There are several relationships here:

1) leverage seems to be related to nominal interest rates

2) to compare equity earnings yields to the bonds yields, I think the appropriate comparison is between the earnings yield and the real interest rate.

3) the effect of leverage on the earnings yield should be reasonable without any inflation adjustments.

Here is the original graph I posted in the earlier post, which has nominal interest rates, unadjusted earnings yield, and leverage.

Below is the same graph with real interest rates instead of nominal interest rates. This is the best version of the graph for looking at the earnings yield relationships. I have shortened the time frame because inflation adjustments before the modern era are very volatile.

I think this makes a much stronger case for the earnings yield being associated with leverage. There may be an inverse relationship between earnings yield and real bond rates. And, this does suggest that in low interest rate contexts, risk insensitive investors are capturing some premium from the risk averse debt investors. Looking at it in the way I framed it in the previous post, if the entire universe of savers shifted to a more risk averse position, the total return to assets (risk free rate + equity premium, which is the forward looking version of the earnings yield) might need to rise, in which case the equity premium would rise by even more than the real risk free interest rate was declining. This looks like it may have been the case in the late 1970s & early 1980s. So far, though, in this cycle, the total required return to assets doesn't seem to be unusually high.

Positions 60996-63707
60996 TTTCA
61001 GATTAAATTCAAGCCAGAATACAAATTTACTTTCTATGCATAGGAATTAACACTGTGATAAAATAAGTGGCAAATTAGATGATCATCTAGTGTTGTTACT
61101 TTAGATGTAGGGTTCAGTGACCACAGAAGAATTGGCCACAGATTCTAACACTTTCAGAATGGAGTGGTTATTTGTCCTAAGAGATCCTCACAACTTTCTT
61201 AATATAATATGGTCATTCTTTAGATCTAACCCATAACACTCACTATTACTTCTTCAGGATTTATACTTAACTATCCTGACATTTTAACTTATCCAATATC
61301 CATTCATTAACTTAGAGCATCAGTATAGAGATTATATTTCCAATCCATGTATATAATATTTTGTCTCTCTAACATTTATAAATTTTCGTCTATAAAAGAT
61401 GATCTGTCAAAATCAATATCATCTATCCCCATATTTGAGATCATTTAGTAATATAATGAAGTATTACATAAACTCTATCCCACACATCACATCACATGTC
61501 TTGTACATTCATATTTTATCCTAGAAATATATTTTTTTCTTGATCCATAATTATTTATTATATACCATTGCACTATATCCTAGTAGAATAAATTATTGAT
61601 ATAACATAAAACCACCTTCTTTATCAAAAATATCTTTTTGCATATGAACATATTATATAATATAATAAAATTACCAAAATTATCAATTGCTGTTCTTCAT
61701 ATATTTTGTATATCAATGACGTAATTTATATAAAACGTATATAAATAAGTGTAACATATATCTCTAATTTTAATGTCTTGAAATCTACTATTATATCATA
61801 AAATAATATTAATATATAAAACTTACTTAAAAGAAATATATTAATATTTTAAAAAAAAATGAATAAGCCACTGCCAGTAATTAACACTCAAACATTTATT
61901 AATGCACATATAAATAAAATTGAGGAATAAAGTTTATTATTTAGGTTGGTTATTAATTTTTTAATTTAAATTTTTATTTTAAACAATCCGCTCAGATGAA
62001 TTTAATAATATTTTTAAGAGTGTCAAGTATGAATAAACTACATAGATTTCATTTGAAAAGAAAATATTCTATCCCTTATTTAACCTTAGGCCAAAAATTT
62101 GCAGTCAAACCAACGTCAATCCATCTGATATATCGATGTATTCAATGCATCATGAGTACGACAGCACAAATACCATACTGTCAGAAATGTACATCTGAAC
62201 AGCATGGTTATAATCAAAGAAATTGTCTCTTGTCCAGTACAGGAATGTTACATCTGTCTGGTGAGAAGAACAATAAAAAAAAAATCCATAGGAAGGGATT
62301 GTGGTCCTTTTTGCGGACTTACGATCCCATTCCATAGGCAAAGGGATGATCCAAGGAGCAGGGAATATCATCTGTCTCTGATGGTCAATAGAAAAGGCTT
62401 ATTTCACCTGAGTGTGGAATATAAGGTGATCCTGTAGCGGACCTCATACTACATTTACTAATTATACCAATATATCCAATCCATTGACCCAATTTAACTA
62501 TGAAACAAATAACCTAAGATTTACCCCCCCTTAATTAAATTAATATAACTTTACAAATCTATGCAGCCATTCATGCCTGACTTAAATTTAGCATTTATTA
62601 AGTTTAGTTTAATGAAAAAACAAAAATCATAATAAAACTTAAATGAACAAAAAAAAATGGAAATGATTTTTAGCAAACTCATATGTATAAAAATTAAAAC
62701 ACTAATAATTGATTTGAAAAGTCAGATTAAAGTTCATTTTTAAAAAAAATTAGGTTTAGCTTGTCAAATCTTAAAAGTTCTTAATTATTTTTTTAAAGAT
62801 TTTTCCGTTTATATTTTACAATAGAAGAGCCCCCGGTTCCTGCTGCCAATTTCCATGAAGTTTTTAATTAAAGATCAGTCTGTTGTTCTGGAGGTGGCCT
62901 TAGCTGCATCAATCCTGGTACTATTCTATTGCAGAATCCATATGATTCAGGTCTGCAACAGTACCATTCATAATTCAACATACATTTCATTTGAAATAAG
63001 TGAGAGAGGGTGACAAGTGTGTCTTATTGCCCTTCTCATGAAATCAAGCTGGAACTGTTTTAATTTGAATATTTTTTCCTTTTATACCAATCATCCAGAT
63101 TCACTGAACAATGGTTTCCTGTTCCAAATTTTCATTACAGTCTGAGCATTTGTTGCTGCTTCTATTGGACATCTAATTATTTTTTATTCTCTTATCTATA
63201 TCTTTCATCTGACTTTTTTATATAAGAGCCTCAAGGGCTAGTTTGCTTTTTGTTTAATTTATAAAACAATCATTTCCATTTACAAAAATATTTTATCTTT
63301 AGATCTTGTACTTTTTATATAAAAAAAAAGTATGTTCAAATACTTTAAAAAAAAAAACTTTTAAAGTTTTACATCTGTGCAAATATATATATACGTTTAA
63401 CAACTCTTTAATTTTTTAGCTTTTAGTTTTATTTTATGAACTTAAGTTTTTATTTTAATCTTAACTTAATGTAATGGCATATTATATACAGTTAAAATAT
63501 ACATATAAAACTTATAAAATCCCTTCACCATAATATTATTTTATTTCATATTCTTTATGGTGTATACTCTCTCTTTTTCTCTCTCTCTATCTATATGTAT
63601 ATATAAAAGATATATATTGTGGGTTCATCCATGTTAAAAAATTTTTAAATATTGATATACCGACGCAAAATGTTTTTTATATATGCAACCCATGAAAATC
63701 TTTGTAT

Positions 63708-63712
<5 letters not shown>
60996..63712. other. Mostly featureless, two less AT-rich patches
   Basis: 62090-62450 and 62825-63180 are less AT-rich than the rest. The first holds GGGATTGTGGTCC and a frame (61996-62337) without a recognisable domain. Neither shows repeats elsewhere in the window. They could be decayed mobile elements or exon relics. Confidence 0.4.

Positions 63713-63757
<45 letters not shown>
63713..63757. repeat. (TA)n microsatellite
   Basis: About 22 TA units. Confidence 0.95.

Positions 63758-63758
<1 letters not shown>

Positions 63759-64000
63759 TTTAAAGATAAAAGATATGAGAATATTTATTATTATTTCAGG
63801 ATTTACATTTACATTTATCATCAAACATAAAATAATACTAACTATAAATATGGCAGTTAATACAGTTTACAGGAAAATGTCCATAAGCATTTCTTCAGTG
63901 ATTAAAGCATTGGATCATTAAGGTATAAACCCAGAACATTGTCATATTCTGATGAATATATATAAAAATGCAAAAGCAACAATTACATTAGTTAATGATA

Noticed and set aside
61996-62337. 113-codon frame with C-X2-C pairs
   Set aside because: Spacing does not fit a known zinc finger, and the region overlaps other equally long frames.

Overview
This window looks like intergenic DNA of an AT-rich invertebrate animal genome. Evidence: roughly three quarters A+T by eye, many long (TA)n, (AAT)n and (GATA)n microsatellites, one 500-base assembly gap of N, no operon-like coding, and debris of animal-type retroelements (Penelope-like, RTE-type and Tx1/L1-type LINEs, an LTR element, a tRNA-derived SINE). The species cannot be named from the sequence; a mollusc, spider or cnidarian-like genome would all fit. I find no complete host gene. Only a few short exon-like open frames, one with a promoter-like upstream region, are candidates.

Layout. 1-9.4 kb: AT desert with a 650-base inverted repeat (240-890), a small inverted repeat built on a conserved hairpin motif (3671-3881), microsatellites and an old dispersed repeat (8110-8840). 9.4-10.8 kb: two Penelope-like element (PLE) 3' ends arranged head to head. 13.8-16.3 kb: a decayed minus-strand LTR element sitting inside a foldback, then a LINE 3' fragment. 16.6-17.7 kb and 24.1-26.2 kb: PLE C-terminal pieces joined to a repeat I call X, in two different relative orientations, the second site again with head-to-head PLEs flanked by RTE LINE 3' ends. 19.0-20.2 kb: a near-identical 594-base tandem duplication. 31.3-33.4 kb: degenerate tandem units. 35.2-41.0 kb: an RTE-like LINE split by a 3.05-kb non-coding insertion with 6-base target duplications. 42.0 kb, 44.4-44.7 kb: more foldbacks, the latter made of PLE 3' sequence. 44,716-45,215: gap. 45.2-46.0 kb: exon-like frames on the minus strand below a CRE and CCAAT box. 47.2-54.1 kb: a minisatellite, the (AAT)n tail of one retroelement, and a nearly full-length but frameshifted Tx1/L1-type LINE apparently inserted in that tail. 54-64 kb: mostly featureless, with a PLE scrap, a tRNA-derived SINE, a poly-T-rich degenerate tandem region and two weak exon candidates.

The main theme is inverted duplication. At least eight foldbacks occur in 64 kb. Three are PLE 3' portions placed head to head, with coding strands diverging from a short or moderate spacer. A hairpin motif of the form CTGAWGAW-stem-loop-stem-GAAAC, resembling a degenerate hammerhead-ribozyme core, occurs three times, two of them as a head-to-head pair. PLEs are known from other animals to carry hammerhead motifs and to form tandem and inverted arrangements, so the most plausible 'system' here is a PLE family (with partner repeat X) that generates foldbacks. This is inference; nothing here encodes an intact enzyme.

Maybe that is the difference between low inflation and high inflation, and thus low leverage and high leverage. The high risk aversion we see today might have a slight effect on equity earnings yields, but the low leverage of corporations is a stronger effect, and so equity earnings yields remain in the normal range.